Kensington Palace has announced that Prince Harry and Meghan Markle will not have political guests at their wedding.
The royal couple will not have to invite both UK and international political leaders to their wedding on May 19 at St George's Chapel in Windsor Castle.
A Kensington Palace spokesman said: "It has been decided that an official list of political leaders - both UK and international - is not required for Prince Harry and Ms. Markle's wedding. Her Majesty's Government was consulted on this decision, which was taken by the royal household."
Invites have also been sent out to members of the public, who have been asked to join the celebrations at Windsor Castle for the couple's big day.
A post on Kensington Palace's official Twitter reads: "Members of the public from around the UK have this week learned that they will be amongst the 2,640 people at Windsor Castle for Prince Harry and Ms. Meghan Markle's wedding. The couple asked Lord Lieutenants to invite 1,200 people to join the celebrations, including young people who have shown strong leadership, and those who have served their communities.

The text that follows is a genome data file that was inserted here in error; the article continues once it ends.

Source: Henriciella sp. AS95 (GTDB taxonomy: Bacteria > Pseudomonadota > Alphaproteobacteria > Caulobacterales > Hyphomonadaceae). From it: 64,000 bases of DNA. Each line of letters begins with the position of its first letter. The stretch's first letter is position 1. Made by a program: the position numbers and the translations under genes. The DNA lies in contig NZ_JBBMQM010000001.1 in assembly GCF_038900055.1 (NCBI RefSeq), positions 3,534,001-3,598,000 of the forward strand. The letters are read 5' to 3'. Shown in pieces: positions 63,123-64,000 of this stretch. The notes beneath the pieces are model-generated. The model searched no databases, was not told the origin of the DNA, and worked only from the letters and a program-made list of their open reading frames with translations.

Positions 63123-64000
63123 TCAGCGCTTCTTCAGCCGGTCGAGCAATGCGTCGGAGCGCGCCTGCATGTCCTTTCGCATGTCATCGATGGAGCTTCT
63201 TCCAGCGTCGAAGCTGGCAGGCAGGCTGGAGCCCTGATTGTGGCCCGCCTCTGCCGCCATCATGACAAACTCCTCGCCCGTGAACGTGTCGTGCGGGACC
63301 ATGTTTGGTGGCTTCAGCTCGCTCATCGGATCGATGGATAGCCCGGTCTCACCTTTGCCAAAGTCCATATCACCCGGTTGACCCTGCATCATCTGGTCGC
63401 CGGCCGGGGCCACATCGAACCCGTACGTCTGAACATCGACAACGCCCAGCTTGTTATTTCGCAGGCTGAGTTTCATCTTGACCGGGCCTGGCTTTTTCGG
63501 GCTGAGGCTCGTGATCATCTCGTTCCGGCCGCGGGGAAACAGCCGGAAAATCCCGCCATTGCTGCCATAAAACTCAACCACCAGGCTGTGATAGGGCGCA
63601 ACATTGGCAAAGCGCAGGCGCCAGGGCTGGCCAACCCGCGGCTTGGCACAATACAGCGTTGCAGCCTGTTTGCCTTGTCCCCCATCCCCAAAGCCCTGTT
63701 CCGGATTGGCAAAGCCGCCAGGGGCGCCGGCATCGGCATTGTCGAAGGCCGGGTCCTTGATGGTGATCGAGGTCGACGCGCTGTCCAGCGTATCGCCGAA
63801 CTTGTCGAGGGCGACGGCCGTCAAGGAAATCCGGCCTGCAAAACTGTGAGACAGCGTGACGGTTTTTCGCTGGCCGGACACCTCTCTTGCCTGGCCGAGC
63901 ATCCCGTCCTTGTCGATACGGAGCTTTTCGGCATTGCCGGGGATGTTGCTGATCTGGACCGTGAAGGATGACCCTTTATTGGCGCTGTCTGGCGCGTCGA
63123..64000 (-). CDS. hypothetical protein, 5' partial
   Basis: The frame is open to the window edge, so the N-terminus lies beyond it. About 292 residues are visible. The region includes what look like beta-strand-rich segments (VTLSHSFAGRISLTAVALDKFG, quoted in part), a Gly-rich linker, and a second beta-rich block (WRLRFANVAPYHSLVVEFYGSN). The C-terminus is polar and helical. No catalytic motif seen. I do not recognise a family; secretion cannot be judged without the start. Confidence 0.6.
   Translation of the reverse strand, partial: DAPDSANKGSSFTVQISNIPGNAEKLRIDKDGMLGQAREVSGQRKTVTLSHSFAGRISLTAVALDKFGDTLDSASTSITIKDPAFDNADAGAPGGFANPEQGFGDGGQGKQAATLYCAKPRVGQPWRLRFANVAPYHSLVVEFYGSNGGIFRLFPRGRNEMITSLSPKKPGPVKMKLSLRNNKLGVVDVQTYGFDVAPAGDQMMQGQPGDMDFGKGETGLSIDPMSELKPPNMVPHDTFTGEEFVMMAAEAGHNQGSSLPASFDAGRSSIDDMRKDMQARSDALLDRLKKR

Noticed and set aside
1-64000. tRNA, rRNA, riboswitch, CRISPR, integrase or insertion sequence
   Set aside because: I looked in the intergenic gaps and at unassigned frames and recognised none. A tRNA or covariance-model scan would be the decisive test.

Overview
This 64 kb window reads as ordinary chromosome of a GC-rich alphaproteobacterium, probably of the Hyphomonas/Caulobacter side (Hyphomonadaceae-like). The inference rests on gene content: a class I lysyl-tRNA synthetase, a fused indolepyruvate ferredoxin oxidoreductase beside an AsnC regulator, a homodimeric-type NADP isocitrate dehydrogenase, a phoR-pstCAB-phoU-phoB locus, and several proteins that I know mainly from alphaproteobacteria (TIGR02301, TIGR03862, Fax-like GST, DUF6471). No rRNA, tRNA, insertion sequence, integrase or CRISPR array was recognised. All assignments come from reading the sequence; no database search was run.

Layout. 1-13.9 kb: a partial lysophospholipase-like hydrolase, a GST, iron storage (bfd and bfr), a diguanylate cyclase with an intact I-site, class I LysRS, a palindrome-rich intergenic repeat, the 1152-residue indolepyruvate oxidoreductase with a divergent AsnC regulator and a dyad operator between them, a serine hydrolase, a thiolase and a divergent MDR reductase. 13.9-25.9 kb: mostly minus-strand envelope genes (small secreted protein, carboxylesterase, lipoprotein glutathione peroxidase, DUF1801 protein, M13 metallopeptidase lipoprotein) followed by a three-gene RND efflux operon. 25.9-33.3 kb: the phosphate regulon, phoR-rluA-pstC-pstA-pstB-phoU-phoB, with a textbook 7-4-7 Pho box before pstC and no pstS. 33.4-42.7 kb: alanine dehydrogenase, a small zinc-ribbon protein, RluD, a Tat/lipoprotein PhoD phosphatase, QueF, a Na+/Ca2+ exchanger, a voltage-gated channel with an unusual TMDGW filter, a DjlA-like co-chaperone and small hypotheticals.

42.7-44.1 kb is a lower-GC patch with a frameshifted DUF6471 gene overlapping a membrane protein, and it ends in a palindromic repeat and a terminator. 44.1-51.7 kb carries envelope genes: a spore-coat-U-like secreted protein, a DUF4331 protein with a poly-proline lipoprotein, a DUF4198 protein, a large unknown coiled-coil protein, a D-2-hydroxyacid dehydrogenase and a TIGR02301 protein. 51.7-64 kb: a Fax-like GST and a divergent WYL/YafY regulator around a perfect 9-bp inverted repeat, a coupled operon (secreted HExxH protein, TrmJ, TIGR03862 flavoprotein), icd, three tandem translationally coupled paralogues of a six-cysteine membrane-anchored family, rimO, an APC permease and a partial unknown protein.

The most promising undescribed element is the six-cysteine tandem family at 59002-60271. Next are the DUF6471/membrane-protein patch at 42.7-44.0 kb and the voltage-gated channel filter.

"Here are the stories of some of the people who will be joining the celebrations in the grounds of Windsor Castle on May 19th. Philip Gillespie from Ballymena who lost his right leg in an IED incident in Afghanistan and works to raise funds and awareness for ABF The Soldiers' Charity. Pamela Anomneze from Haringey. Pamela is the manager of Studio 306 Collective CIC, a social enterprise that helps those recovering from mental health issues through the creative arts.
"Reuben Litherland from Derby. Reuben was born deaf and has started lunchtime lessons to teach sign language at school. Amy Wright from Annan. Amy is Chair of Board of Directors for the Usual Place café in Dumfries, which provides employment training and support for young people aged 16-25 with special needs."